You hear an awful lot about “storytelling” in the nonprofit world these days, and with good reason. Much of the buzz is backed by research: studies show that stories have unique powers of persuasion. Our opinions and beliefs are both rational and emotional; and while facts may appeal to our left brain, narratives hold the real power to sway our emotions. In a competitive nonprofit fundraising environment, creating this emotional connection can make a tremendous impact.
Cause-driven organizations, specially those in human services and community development, tend to have the raw material for powerful impact stories right at their fingertips–stories of hope, redemption, new beginnings. Yet not all commit the necessary resources to gather and craft them. The problem’s not always the size of the organization—or their budget. I know of several smaller nonprofits that make it their business to obtain excellent stories and stunning images, in some cases, directly leading to funding. While the effect of a great impact story may not always be this tangible, its power is hard to deny. So how can you effectively go about creating them?
Techniques for Documenting Nonprofit Impact Stories
Impact stories put a human face on your organization, providing a glimpse into the lives of individuals or communities. Crafting them effectively requires commitment. As our recent project for Columbia University demonstrates, prioritizing storytelling can bring organizational impact to life in powerful ways. Here are some recommendations to help put the full force of your organization, no matter its size, behind the effort.
1. Enlist Your Team. Gathering great stories is very much a team effort, and much of the work will probably fall on your on-the-ground personnel–the people who best know the individuals and communities you serve. Clearly explain your goals to your team, and how their perspective is invaluable in meeting them. Then enlist them in the search for great stories.
2. Keep Stories Focused and Relevant. You’ve got to balance adding details to create rich stories that connect and communicating impact. Focus on stories that best summarize your organization’s work, but avoid getting side-tracked by irrelevant detail. Keep stories moving at a swift pace and always ask others to critique and help you edit.
3. Keep Stories Light. Your stories should approximate the tone of your brand as a whole, but they benefit from a more conversational tone that doesn’t sound newsy or clinical. A conversational tone helps bring audiences closer, while a clinical tone has a distancing effect.
4. Bring Characters to Life. You can’t have great stories without great characters. Help readers relate to your characters by adding small details of people’s appearance or demeanor. If you don’t have enough material to sustain attention, try adding details on the environment to put your characters in context.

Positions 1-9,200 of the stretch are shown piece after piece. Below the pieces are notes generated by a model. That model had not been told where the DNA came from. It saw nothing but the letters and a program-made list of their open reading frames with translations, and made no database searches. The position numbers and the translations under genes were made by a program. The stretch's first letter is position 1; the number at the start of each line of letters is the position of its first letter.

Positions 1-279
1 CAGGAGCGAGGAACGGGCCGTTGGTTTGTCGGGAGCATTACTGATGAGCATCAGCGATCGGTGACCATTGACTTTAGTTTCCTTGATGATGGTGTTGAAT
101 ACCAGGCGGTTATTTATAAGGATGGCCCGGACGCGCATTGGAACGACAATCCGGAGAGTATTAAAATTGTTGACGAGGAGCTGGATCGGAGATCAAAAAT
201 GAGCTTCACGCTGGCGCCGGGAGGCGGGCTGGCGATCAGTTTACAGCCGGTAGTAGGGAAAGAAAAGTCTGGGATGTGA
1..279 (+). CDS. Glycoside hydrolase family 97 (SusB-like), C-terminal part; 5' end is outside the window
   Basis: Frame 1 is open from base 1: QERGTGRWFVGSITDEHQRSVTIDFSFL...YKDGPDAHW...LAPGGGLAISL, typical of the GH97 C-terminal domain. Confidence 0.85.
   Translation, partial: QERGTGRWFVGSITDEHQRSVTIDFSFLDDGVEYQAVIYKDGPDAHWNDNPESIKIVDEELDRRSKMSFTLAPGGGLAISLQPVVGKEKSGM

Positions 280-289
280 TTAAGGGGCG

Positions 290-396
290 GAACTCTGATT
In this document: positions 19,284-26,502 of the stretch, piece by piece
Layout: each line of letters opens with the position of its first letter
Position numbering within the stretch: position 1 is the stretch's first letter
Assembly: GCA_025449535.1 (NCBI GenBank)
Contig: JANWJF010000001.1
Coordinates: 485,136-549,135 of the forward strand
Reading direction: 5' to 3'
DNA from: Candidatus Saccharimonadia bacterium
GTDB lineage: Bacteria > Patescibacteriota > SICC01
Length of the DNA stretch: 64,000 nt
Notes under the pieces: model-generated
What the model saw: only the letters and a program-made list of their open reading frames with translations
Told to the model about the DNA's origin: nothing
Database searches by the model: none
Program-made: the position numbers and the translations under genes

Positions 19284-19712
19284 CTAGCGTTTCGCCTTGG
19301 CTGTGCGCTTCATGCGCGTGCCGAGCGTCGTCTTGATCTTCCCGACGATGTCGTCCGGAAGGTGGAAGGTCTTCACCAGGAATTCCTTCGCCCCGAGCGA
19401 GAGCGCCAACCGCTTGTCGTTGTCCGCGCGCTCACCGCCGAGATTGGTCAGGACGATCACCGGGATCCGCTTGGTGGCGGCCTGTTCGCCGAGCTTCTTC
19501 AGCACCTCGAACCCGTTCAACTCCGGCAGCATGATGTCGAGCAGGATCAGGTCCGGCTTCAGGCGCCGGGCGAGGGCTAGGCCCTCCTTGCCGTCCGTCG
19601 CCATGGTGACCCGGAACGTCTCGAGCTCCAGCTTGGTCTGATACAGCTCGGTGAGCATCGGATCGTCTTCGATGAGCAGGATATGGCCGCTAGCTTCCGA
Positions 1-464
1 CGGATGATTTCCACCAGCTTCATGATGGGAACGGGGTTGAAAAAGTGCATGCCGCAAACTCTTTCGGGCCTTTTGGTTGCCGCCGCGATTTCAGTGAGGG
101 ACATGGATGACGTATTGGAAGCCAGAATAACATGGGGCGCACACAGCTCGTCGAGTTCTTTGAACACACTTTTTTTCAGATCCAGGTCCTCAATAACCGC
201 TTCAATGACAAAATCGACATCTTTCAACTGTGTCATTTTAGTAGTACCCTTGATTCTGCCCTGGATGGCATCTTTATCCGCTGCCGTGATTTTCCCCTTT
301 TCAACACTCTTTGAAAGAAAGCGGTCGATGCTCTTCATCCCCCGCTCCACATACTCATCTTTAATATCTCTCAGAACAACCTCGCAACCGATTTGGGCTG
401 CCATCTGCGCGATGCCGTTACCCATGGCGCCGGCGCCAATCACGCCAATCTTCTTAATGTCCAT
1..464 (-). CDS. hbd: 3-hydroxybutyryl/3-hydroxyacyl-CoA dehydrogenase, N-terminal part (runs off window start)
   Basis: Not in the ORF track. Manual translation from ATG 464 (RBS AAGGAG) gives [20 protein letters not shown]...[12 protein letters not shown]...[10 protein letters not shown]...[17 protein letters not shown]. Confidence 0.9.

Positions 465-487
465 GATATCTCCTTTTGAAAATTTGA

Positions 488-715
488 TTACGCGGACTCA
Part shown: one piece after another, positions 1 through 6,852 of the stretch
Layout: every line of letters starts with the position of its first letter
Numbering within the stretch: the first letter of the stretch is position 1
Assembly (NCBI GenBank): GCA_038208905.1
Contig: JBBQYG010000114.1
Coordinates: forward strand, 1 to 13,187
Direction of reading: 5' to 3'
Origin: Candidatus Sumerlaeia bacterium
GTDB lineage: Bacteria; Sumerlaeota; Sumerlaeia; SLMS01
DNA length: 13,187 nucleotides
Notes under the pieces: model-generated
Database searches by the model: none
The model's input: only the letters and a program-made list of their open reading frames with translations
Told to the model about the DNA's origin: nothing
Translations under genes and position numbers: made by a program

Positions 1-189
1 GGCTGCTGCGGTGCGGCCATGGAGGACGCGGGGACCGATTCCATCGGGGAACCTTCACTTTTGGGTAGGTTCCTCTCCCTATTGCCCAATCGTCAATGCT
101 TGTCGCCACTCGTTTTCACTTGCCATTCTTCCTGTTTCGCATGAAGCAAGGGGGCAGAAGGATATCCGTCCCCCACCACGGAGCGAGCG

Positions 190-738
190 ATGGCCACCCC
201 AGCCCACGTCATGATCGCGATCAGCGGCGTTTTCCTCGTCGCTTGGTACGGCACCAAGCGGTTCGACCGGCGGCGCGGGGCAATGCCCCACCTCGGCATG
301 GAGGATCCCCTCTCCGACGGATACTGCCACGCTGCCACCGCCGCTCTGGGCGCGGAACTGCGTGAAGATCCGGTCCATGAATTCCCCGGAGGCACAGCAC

5. Don’t Forget Quotes. Let your subject’s shine though in their own words by soliciting quotes and testimonials. Long quotes seldom work well in their entirety, so look for soundbite-style quotes, and trim judiciously or paraphrase where you can.
6. Deliver Multiple Perspectives. Communicate your organization’s impact at different levels–individual, community or region, for example–though impact stories profiling entire groups or communities. Don’t forget to use quotes to bring individuals into focus.
7. Tell Your Story Over TIme. Hopefully, your programs are effecting tangible change over time. If so, create an organizational structure that supports gathering stories that document your progress and which keep your stories up-to-date and engaging—encouraging an ongoing dialogue with your audience.
8. A Picture’s Worth… Many organizations fail to make the investment on good photography for a variety of reasons. But it’s more than worth the investment. Don’t undermine your nonprofit’s stories with poorly-lit snapshots and bad cameras. If you cannot fit a professional photographer in your marketing budget, you could consider applying for a grant from PhotoPhilantropy, who help match nonprofits with professional photographers. You can also build your image library by equipping your on-the-ground team with reasonably priced compact cameras that create stunning images, such as the excellent Olympus E-PL3 or Canon S95. And remind everyone to shoot generously! You’ll never regret having too many images to choose from, and you can always edit down.
Put it all together, and creating stories that help bring your impact to life is an effort that requires commitment, but which shares the unique perspective only your organization can offer. And when it comes to building a nonprofit brand your audience can believe in, nothing is more important.
Projects & Insights
Communications Science & Our Global Climate Change Discourse
Yale’s communication scientists are researching Americans’ attitudes on climate c
Yale Climate Communications
UX Comics: Visually Communicating User Experiences
An interview with Bonny Colville-Hyde, a User Experience Architect, about UX Comics,